The triathlon’s journey from a niche sport to an Olympic activity is one that has many contributing factors. Get to know Mike Plant and read on below.

Let's Begin

Mike Plant is an unsung hero to the triathlon community. As an editor for the San Diego Jogging Newsletter, Plant saw potential in triathlons. In his early days, he was driven to write about the events. Therefore, he had a major contribution to the sport taking off the way it did. He's the one who had connections with all the major athletes. Despite being fairly elusive in articles discussing the rise of the triathlon’s popularity, many people took his action to race.

There's also the story of Julie Moss, a college student in the 80s who signed up for the Hawaiian Ironman as part of her senior thesis. Unfortunately, she collapsed just short of the finish line and astonishingly crawled her way to second place. When the footage of her desperate crawl made it onto national television, it informed many people about the intensity of an Ironman. This is widely attributed to the reason the triathlon started to really take off. The triathlon went from having a couple of hundred competitors in the Ironman to more than 60,000 participants between 400 races worldwide in the same year. In three years, there were over a million triathletes.

Can't Forget About the

USTS, which is a more “doable” triathlon that started later, in 1982. Thanks to Moss’s race, interest in the triathlon was sweeping the nation. Many looked forward to Moss’s “rematch” with Kathleen McCartney, who had been the pre-race favorite. She unknowingly overtook Moss in first place the day she crawled to finish.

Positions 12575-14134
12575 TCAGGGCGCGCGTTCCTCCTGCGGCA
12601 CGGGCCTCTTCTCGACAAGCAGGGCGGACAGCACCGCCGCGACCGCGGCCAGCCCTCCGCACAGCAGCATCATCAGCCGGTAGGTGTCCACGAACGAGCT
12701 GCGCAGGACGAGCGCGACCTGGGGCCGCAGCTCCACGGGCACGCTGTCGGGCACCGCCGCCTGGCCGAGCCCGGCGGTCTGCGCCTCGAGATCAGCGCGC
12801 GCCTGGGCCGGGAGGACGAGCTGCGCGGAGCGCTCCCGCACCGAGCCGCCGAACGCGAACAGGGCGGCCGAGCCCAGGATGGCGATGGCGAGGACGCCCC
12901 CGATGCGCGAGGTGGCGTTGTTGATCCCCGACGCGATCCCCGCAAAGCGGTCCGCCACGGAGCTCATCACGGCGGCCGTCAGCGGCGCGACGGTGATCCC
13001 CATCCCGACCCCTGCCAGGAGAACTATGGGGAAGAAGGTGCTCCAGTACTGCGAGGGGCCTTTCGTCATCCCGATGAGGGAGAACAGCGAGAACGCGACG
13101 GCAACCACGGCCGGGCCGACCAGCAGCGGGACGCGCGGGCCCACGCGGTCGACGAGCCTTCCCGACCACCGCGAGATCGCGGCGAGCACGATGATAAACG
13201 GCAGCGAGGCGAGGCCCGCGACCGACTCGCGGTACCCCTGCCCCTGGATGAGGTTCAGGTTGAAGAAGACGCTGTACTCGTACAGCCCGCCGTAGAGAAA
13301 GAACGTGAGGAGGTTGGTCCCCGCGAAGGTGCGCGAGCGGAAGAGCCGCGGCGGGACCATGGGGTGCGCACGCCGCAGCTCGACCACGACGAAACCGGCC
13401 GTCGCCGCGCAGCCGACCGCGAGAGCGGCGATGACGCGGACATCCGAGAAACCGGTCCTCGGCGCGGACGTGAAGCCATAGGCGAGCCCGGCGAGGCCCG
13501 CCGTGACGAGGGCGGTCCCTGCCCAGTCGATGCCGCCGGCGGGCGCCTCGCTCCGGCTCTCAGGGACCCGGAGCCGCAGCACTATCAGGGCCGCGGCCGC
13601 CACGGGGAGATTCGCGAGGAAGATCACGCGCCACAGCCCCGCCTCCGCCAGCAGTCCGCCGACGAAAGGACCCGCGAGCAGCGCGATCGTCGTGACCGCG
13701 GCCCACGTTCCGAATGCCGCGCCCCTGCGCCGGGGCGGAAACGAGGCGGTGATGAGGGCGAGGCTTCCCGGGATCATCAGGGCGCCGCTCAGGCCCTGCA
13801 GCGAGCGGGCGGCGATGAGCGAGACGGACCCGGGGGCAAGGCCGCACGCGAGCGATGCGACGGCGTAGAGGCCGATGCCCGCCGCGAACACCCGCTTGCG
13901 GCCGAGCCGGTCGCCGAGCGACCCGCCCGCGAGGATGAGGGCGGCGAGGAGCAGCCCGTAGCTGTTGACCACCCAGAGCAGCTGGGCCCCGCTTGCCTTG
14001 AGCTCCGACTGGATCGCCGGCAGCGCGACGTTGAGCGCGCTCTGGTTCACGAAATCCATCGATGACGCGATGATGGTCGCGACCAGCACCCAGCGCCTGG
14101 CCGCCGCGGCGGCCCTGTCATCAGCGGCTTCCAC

Despite their popularity, down the line of triathlon’s history, Plant was there at every step.

Plant was there for the Mission Bay triathlon with cameras and recorder in hand. Announced at the Ironman for four years. Helped sports journalists understand what was going on from the perspective of an insider. He was even the one who interviewed Julie Moss and Kathleen McCartney just two months after their historic Ironman race. Plant was the man who captured the whole event, step to pedal to crawl.

But as is the curse of the journalist, he, along with many other contributors in those early days, was largely uncredited with spreading the word. Mike Plant didn’t like to make the story about himself. As a result, he didn’t become a member of the Triathlon Hall of Fame, and not many outside the realm of the triathlon founders know who he is.

We’re here to help tell his story. The story of how Mike Plant took over triathlons.